Delta is experiencing a very high call volume.
CREDIT: Getty Images
Absurdly Driven looks at the world of business with a skeptical eye and a firmly rooted tongue in cheek.
They seem often to blame things that are beyond their control and never quite reveal the whole truth behind the chaos.
For almost a week, Delta Air Lines passengers have been stranded all over America because — at least officially — of severe storms that cruised across the south.
More than 3,200 flights have so far been canceled.
Delta has offered platitudes and even pizzas. Yet blaming storms after so many days seems a little odd for a company that prides itself on its on-time qualities.
You know things are suspiciously frustrating when the airline’s own staff begin to vent in public areas.
Hark here on FlyerTalk, where someone who says they’re a Delta flight attendant offered this painful view:
Ok, this is what’s happening. FAs can be reached at any time by the company/scheduling by using the sky pro icrew. Because of the melt down, the FAs have been ordered to stop calling in and only go by what their schedules say on the skypro. No one is updating the skypros. When they do get updated, it’s late or outdated. Flight crews showing up for canceled flts, scheduling looking for crews in the wrong cities i.e. LAX when the crew is in ATL.
But there was more:
Flight crews are being over worked. On duty for 30+ hours — no sleep. No place for the crews to sleep when they are on the ground. The company has given up on trying to find hotels for FAs. The crews are told, once in the air, to find their own accommodations when they get to their destination. The company will reimburse them later. The trouble is, many of the crew are junior and don’t have the money for a room even if they can find them. Lack of sleep and no showers.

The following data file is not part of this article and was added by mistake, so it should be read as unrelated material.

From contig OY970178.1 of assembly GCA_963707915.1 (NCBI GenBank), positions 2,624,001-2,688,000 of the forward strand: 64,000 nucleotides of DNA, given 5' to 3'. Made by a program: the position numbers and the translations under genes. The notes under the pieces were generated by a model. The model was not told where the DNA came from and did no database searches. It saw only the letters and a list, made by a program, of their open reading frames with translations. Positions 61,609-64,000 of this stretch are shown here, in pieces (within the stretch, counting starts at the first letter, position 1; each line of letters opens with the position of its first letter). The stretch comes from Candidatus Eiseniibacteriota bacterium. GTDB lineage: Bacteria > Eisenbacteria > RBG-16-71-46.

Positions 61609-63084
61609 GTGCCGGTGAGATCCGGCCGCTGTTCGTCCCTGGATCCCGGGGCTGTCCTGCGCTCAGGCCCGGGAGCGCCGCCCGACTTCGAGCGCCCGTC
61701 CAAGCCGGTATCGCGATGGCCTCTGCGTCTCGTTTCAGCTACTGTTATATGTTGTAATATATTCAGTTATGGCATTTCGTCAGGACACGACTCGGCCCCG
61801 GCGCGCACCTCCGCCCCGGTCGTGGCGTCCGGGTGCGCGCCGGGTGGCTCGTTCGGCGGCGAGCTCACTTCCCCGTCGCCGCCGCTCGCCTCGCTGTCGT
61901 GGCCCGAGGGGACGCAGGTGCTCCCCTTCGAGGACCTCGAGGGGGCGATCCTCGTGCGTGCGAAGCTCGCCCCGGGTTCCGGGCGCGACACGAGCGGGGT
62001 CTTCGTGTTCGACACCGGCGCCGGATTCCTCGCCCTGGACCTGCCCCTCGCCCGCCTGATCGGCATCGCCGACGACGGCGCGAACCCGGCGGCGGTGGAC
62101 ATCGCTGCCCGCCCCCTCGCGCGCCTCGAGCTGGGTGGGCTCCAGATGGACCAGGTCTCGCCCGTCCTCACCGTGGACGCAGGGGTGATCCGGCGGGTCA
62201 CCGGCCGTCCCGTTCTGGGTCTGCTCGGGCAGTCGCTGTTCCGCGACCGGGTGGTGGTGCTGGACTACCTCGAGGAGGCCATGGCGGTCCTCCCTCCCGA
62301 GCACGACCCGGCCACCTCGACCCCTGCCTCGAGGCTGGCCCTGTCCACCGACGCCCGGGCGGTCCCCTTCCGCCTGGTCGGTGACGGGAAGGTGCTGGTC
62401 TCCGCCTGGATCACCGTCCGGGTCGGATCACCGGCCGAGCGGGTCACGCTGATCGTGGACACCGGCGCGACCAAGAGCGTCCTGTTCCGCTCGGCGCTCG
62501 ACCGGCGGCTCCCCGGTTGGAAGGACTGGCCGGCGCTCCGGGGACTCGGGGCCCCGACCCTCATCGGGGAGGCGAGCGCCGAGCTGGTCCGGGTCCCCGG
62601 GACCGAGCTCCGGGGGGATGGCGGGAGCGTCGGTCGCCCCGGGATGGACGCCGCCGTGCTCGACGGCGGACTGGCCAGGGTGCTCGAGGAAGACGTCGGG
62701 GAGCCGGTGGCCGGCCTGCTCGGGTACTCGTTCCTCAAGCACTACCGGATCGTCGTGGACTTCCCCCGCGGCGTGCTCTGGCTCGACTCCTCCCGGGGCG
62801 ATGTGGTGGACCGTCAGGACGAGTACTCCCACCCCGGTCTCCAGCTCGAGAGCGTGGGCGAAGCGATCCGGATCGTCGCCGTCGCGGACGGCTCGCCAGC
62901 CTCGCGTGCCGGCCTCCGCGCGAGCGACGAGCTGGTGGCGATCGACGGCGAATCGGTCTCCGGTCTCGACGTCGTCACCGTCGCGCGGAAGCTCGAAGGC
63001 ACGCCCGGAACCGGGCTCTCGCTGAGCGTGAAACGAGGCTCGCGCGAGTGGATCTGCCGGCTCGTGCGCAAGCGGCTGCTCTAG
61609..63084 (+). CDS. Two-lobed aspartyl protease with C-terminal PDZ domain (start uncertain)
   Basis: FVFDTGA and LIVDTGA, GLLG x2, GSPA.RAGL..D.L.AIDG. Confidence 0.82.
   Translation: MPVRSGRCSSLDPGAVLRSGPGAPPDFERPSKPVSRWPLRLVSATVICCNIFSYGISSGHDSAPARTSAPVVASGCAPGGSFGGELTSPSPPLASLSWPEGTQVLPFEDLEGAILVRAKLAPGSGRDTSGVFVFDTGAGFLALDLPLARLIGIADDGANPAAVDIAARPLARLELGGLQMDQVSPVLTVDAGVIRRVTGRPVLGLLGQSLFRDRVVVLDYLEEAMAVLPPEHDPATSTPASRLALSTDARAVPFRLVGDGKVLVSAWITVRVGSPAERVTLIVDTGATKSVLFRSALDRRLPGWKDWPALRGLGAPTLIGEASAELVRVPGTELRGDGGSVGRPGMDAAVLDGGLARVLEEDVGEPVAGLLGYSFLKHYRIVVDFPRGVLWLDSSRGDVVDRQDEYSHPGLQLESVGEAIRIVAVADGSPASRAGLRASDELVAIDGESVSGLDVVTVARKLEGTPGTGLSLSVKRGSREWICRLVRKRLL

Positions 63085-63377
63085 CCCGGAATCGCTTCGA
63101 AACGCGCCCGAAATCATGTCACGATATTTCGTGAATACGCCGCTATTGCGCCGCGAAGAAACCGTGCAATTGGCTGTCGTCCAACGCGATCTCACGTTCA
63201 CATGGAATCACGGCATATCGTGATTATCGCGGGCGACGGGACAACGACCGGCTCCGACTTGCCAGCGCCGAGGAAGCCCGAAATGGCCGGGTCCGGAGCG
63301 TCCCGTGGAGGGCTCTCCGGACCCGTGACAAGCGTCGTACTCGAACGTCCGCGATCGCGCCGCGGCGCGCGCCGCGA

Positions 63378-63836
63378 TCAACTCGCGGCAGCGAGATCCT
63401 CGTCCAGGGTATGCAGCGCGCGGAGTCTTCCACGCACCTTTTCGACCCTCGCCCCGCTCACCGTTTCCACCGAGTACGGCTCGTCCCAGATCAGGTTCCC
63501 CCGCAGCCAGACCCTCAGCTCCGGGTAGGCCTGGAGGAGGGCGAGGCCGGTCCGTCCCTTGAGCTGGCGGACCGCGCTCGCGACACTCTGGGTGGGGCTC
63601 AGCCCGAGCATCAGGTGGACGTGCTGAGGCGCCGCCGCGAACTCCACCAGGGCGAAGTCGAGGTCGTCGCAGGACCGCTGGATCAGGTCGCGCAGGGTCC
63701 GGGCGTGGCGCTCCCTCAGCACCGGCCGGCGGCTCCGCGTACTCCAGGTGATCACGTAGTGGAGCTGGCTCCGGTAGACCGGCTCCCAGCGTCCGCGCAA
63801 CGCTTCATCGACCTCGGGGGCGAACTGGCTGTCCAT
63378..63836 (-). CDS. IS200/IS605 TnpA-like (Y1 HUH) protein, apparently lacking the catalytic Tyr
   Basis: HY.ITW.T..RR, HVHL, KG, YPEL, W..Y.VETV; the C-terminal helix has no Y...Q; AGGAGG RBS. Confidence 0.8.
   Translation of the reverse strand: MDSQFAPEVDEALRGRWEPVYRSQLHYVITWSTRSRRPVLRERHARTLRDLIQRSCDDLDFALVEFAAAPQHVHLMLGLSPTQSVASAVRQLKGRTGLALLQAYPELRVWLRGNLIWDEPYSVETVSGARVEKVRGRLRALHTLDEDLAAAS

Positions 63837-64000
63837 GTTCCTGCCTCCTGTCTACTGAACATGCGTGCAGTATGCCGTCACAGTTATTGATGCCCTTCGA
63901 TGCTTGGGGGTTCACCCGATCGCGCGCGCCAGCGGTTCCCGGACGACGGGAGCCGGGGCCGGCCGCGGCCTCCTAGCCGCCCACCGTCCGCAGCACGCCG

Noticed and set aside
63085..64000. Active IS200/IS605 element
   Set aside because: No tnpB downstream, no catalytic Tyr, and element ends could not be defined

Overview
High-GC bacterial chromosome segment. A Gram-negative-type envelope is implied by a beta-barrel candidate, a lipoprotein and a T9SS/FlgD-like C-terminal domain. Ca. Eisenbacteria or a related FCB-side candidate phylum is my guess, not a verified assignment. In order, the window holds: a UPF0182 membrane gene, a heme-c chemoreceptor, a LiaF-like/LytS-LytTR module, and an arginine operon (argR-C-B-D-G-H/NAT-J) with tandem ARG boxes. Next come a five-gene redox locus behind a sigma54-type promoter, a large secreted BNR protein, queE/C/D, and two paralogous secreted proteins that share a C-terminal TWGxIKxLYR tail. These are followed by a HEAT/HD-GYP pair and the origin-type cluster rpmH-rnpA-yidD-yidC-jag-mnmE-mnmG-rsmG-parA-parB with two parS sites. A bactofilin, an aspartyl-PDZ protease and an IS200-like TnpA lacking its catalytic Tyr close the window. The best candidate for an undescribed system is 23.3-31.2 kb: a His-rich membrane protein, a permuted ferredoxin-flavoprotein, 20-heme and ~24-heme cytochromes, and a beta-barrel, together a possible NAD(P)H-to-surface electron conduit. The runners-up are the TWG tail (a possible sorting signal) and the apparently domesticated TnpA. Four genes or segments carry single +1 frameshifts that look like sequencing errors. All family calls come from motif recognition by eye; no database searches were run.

This same frustrated human ended with: “While flight crews are easy targets, they aren’t being treated any better than the customers.”
You might think this is just one disgruntled airline employee (and on forums one can never be entirely sure who’s posting). But even this would be odd to hear, given how Delta’s employees are said to be among the more motivated in the industry.
But here’s a Delta pilot admitting his frustrations to CNN:
The crews don’t know what flight to do next, whether to go to the hotel, or fly to another city without the changes being made in the computer. And they can’t get through on the phones to find out, or even tell someone where they are.
And if you think this is an isolated pilot, please wander to AirlinePilotForums and see that it doesn’t seem to be. One even says the airline “threw in the towel.”
Here’s the caustic view of one contributor to the forum: “Why spend more money upgrading IT when you can buy back more shares or buy equity in more foreign partners?”
This is sounding dangerously like organizational, and, indeed, computational breakdown. Delta didn’t immediately respond to a request for enlightenment.
On its website, however, the airline insists that “operations are continuing to normalize.”
Another Delta employee told CNN that unlike last year’s complete computer failure at the airline, this time there was no reset. Without a total pause, the chaos was magnified.
Indeed, Delta’s COO Gil West gave a hint that the airline might just have been at fault here when he said: “We are grateful for your patience and want you to know that we, as always, learn from these experiences. While we can’t control the weather, we understand the resulting recovery has not been ideal and we apologize for that.”
Which doesn’t really help passengers all that much.
Indeed, one other aspect that might frustrate passengers is that Delta no longer has a reciprocal arrangement with, for example, American Airlines. This means it can’t transfer its passengers onto American flights that might actually be, well, flying.
Worse, look at the Delta Twitter feed and you’ll see a plethora of apologies and even an admission that the airline can’t cope with call volume. And that’s almost a week after the storms began.
One response on Sunday, though, indicates that what the anonymous staff have been revealing about the computer scheduling might, indeed, be true.
“I show DL #2395 is awaiting Flight Attendants which is the cause of delay. I sincerely apologize for this inconvenience,” admits Delta.
When asked by passenger George Reese where the flight attendants might be, the Delta Twitter feed replies: “My apologies, George. We don’t have further updates.”
The opinions expressed here by Inc.com columnists are their own, not those of Inc.com.